Lunch at 28-50

Pork belly at 28-50

Pork belly. Those two words open up vistas of pleasure for most carnivores. Who would have thought that something so simple sounding could deliver so much pleasure? The antithesis of the push for lean dry tasteless meat that blighted the menus and school lunches of my eighties childhood, belly is full of interest and excitement.

And at lunch, well, it’d be a sin to pass it up. Meemalee, Mr Noodles and I were trying out 28-50. Named for the latitudes between which most wine is grown, it’s the more casual, wine-focussed, sibling of Texture. With the stripped back simple wood tables and underground space, there is something of both Terroirs and Vinoteca about 28-50.

The focus here is on the balance of food and wine with the former well cooked and the latter available in all sorts of different measures, from 75ml to a whole bottle. Perfect for those who like to taste different wines and not roll out at 2pm, pissed as a fart.

A wide selection of good wine by the glass (another similarity with Terroirs and Vinoteca) meant I got to pair my gazpacho and pork belly with a glass of lovely crisp, balanced and tasty Aussie Riesling. The perfect foil to the unfolding fleshy delights of my pork belly.

This came in a couple of thick strips, tender strings of meat barely held together by glutinous, soft, almost sweet fat that luxuriously slipped down as I ate. Two strips of flash fried pork crackling, essence of pork blasted into crispy little blisters of flavour, were precariously balanced on top.

Nestled sweetly in between those meaty strips, a single slice of pungently intense morcilla sausage, its bold brassy flavour belying its diminutive size. All this might have been too fatty and intense were it not for a bed of lightly pickled cabbage. The key here was the light touch. There was no tear inducing sinus blitzing on first bite,  it just tickled your tongue and gently stripped away the fatty coating of pork before it swamped your taste buds.

And the gazpacho? Good, light, fresh with a tomato sorbet in the middle. It was everything a gazpacho should be, but really just paved the way for that belly. One hit of maximum belly was enough to keep me going for a couple of days. You don’t want to dilute that sort of pleasure.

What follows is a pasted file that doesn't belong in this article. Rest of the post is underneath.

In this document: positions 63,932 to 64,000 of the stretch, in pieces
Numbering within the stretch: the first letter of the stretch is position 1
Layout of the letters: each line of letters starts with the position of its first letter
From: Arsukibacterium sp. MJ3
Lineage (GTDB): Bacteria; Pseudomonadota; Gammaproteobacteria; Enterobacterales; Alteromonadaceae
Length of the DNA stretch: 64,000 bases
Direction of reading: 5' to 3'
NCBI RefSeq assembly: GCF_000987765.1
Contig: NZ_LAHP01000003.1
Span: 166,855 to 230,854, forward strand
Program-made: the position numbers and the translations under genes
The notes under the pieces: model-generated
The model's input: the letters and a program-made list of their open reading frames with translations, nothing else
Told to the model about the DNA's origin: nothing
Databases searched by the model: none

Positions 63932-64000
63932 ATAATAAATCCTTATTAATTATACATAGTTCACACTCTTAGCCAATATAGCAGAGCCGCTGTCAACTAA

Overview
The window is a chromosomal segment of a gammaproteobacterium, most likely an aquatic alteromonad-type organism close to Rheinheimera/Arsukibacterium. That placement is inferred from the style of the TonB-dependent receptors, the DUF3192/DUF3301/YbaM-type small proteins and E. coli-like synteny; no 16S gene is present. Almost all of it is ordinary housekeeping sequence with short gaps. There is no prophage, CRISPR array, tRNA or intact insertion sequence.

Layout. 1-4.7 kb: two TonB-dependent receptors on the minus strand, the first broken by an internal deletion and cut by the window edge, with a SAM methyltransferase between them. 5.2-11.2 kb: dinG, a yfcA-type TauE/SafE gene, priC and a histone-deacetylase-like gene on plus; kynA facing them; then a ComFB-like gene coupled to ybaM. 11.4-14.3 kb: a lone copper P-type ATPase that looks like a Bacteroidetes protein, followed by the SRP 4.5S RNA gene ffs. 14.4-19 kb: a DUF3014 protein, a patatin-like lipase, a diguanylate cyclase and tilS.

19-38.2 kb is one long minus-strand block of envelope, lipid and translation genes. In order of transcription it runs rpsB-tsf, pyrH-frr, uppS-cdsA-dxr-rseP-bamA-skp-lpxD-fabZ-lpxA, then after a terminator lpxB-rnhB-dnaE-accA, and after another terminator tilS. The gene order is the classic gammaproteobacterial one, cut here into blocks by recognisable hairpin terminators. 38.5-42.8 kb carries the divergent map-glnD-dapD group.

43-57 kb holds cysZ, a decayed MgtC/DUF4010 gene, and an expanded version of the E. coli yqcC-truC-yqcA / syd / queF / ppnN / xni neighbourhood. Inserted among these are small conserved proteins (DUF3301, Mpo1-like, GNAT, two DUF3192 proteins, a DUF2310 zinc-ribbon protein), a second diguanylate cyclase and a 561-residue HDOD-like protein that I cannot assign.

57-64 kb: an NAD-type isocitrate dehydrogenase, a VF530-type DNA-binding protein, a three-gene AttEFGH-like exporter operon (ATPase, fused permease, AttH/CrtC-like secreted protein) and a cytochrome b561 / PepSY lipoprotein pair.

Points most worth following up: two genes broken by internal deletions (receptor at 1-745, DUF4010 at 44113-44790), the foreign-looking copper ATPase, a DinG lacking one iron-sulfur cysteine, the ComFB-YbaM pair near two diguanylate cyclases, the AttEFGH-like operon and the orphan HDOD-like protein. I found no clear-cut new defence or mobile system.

I’d come here again, only this time I’d spread it out over an evening – plenty of wines by the glass and lots of charcuterie and starters. It’s really more that kind of place than a lunch spot. Even an hour felt rushed and we missed dessert as time ran out. That is not a criticism, more a recognition that it’s worth investing a little time to enjoy the food and wine here.

8 Responses to “Lunch at 28-50”

  1. meemalee

    I did wonder why it was called 28-50 …

    I’m going again TODAY! I’m going again TODAY!

    Nom.

  2. Mr Noodles

    Pork belly – it should be the new ‘burger’ if you know what I mean. I enjoyed it here, I enjoyed at Koya and I always enjoy it with Chinese food!

    I also liked the duck rilettes that I had to start. Special mention goes to the gherkins that came with it. 28-50 is definitely somewhere I’d return to – a good spot by meemalee.

  3. The Grubworm

    @meemalee – lucky you – the lunch menu looks pretty damn good again, although no pork this time…

    @Mr Noodles – I do know what you’re talking about and yes, we should start exploring the myriad different bellies on offer across the Big Smoke. Those rilettes were prtty good looking. Shame my phone wasn’t up to good pics.

  4. Leluu

    This sounds wonderful! Please take me with you next time! (as always such an interesting and well informed read)

  5. The Grubworm

    It was very tasty – i’ll be sure to give you a shout next time we head that way. (and thanks!)

  6. Sasa

    Ooh pork belly, have gob, will travel.
    Unfortunately, being a total heathen, I cannot convince my tastebuds to like wine but that leaves more room for grub anyway, I say.
    Cool picture, so deconstructed and post modern ;P

  7. The Grubworm

    @Sasa – Thanks. Dontchya just love the stuff. You find it everywhere and everyone does it so differently.

    @Lizzie – that’s an almost permanent state of being for me at the moment… ;-)

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